In other words, global supply chain regulatory compliance should leave no stone unturned. There is no scope for compromise of any kind in implementing global supply chain regulatory compliance provisions.

Items that go into global supply chain regulatory complianceMeeting global supply chain regulatory compliance requirements means having to take care of a number of ingredients. Some of these are:

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Upcoming crucial global supply chain regulatory compliance regulation in the USSeveral legislations aimed at bringing about global supply chain regulatory compliance are in place. However, at this point of time, a really crucial global supply chain compliance regulation that could play a major role in the US in the coming years is the Automated Commercial Environment (ACE).

global-supply-chain-regulatory-complianceIn a nutshell, this U.S. Customs and Border Protection (CBP)-mandated regulation aims to bring in place a single portal which will make information on imported goods flow electronically from the businesses themselves right to the respective departments or agencies that require and handle them. The ACE is aimed at making import and export related work paperless, while also seeking to become a major facilitator of trade.

 

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Why Trade Compliance and Logistics Must Work Together

Why Trade Compliance and Logistics Must Work Together1

Trade compliance and logistics must work together for a number of important reasons. While on the surface, trade compliance for logistics may seem burdensome for many organizations, the benefits of getting their trade compliance and logistics to work together are multifold and far outweigh the short term effort that goes into it, and that of noncompliance.

Undoubtedly, the most important reason for which trade compliance and logistics must work together is that they ensure that there is compliance with the laws of the countries into which the goods travel. It is a lot easier and a lot uncomplicated to have goods moving within national boundaries, where one can expect familiarity with the rules and the operating environment. In the case of global trade, the story is different.

Need to grapple with multiple laws

why-trade-compliance-and-logistics-must-work-togetherThere is great diversity and complexity of laws that govern trade compliance and logistics. They are now more integrated than at any point of time before because of the advent of new technologies. This brings in a motley mix of the elements of global business, such as currencies, laws, locations, people and so on. Businesses that have a stake in the global trade have to deal with these varieties and diffuse elements. One of the surest ways of ensuring that these are managed rightly is by getting trade compliance and logistics to work together.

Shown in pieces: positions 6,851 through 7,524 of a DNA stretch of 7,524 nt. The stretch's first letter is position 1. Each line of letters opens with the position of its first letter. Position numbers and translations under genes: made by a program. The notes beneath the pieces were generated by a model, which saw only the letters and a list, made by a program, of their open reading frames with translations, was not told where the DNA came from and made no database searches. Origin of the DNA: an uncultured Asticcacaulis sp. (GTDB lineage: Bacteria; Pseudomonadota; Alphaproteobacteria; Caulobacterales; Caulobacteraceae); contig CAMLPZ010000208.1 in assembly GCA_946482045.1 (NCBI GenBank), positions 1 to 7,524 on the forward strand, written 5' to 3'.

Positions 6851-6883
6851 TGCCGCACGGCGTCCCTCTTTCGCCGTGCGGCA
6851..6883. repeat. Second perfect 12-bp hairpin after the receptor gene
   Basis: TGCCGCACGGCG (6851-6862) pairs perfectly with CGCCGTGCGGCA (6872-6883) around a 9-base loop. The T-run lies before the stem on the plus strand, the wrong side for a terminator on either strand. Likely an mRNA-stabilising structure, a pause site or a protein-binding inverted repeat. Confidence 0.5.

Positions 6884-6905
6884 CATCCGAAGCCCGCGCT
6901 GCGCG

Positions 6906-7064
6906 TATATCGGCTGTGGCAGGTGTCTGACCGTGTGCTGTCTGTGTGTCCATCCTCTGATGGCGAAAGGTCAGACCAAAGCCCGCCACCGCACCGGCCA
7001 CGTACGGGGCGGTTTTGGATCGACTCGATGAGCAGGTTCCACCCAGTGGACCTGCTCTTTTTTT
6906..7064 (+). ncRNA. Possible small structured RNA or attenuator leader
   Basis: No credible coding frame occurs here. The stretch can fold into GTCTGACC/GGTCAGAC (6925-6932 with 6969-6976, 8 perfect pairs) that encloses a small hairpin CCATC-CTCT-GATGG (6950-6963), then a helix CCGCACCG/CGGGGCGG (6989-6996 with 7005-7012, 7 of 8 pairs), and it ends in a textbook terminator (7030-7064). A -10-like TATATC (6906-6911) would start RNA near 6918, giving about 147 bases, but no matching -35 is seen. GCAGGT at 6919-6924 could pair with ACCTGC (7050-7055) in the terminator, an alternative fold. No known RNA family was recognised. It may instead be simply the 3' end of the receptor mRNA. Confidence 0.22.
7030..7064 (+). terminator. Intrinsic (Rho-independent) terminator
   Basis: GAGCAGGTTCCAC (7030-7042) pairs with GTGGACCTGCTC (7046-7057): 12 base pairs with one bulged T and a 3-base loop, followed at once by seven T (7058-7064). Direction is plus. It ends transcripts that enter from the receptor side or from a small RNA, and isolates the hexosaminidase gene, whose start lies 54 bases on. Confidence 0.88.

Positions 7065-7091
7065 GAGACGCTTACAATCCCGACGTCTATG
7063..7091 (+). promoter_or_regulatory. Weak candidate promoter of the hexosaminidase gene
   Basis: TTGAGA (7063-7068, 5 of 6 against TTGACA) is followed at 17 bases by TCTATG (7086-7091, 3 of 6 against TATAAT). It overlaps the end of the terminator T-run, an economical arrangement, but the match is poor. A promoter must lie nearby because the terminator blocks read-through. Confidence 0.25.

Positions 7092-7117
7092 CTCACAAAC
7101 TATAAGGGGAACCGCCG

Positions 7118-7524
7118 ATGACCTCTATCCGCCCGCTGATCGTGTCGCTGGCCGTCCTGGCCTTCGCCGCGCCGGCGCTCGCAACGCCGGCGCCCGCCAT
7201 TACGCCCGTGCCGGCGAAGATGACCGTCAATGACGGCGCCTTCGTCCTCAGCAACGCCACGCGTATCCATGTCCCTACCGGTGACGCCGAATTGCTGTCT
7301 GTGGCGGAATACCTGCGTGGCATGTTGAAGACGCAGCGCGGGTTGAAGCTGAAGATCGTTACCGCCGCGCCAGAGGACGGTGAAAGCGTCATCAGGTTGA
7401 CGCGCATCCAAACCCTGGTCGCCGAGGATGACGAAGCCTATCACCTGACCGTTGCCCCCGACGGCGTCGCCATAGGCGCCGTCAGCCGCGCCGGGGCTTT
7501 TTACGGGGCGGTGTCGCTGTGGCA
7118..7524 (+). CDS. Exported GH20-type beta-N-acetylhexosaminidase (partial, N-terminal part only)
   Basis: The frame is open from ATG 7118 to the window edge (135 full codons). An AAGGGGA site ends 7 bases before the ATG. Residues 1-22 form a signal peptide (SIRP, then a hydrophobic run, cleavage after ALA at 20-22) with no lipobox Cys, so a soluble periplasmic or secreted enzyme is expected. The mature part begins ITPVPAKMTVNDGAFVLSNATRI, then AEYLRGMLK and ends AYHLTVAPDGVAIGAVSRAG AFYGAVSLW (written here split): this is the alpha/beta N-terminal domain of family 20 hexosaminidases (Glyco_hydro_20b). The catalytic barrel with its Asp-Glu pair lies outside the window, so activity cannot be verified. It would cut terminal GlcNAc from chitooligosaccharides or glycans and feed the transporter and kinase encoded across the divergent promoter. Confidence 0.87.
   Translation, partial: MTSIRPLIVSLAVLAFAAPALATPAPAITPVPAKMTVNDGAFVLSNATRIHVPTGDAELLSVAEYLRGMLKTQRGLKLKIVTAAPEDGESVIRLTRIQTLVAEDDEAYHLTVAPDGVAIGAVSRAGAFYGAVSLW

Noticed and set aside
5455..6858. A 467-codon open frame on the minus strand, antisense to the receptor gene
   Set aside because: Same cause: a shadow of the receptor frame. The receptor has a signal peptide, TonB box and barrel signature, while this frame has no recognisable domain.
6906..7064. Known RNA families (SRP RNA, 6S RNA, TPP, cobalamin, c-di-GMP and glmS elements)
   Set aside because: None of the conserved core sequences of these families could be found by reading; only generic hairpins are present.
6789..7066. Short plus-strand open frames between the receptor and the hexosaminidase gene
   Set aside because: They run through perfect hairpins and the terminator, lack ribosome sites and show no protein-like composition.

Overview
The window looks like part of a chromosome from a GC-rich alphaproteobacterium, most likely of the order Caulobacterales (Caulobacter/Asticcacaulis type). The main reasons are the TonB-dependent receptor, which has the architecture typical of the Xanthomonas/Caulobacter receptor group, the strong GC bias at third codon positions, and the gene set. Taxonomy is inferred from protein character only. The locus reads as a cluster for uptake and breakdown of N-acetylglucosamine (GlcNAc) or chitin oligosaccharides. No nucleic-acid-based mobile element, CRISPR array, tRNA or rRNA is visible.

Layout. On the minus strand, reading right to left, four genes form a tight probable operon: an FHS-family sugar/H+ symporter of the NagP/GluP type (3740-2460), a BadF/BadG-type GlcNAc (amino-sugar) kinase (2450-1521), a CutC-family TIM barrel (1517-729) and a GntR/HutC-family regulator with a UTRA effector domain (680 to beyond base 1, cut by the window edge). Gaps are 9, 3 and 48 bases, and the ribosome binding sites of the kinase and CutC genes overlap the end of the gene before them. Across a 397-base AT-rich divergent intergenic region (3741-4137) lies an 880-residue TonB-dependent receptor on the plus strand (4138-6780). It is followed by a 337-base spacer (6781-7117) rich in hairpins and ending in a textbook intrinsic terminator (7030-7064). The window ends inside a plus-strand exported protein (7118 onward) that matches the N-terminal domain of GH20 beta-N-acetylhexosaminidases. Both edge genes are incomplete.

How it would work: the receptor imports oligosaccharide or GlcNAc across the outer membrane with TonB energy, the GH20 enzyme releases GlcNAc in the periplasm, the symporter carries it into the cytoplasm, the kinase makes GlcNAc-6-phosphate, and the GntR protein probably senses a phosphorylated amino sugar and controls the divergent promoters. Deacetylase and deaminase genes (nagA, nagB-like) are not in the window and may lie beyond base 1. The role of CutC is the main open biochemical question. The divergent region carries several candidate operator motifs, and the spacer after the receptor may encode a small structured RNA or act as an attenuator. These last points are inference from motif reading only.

Since there is a multitude of international laws that need to be complied with at many stages of the global supply chain; trade compliance and logistics must work together. This is the only sure way of ensuring that the company’s goods and products meet the required international trade guidelines and reach their destination safely.

A way out of the complexity

why-trade-compliance-and-logistics-must-work-togetherFor many in the business of exports, complying with the global supply chain may seem complex. However, knowledge of the laws of respective countries and building a sound logistics and supply chain infrastructure will go a long way in mitigating the problems associated with these. This is why trade compliance and logistics must work together.

Imagine a consignment of textiles originating somewhere in the Middle East headed for North America. This consignment has to pass through a few countries, at each of which it has to be sure it meets the compliance requirements. Finally, even when it reaches its destination, it must ensure that the laws of that country are complied with.

Increased efficiency and enhanced reputation 

why-trade-compliance-and-logistics-must-work-togetherAnother important reason for which trade compliance and logistics must work together is that there are substantial long term gains to be had by doing so. Supply chains that have come about as a result of trade compliance and logistics working together become more reliable and efficient. All these mean reduced costs in the long run, increased customer satisfaction, and enhanced reputation in the business.

Elaborating on the point above, it is also equally true that trade compliance and logistics must work together to pump up nations’ economic growth. A country that ensures that trade and logistics are in accordance with internationally legislated laws on the subject are more likely to be trusted by global businesses. Countries in which trade compliance and logistics work together and result in sound business infrastructure are naturally more preferred by businesses as transit routes or destinations for their products. This brings in substantial revenues to the countries.

 

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200+ followers. WOWWWWWW…

followed- 200

Hello Everyone,

Today we have the pleasure of celebrating the fact that we have reached the milestone of 200+ followers on WordPress. Since we started this blog, we have had such a great time connecting with everyone.  we never expected to actually to connect with other people in the blogging community.

we are so incredibly thankful for each and every one of you who follows and comments on my blog posts. Please know that!

we would continue our blogging in these areas FDA Regulation, Medical Devices, Drugs and Biologics, Healthcare Compliance, Biotechnology, Clinical Research, Laboratory Compliance, Quality Management ,HIPAA Compliance ,OSHA Compliance, Risk Management, Trade and Logistics Compliance ,Banking and Financial Services, Auditing/Accounting & Tax, Packaging and Labeling, SOX Compliance, Environmental Compliance, Microsoft Excel Spreadsheet, Geology and Mining, Human Resources Compliance, Food Safety Compliance and etc.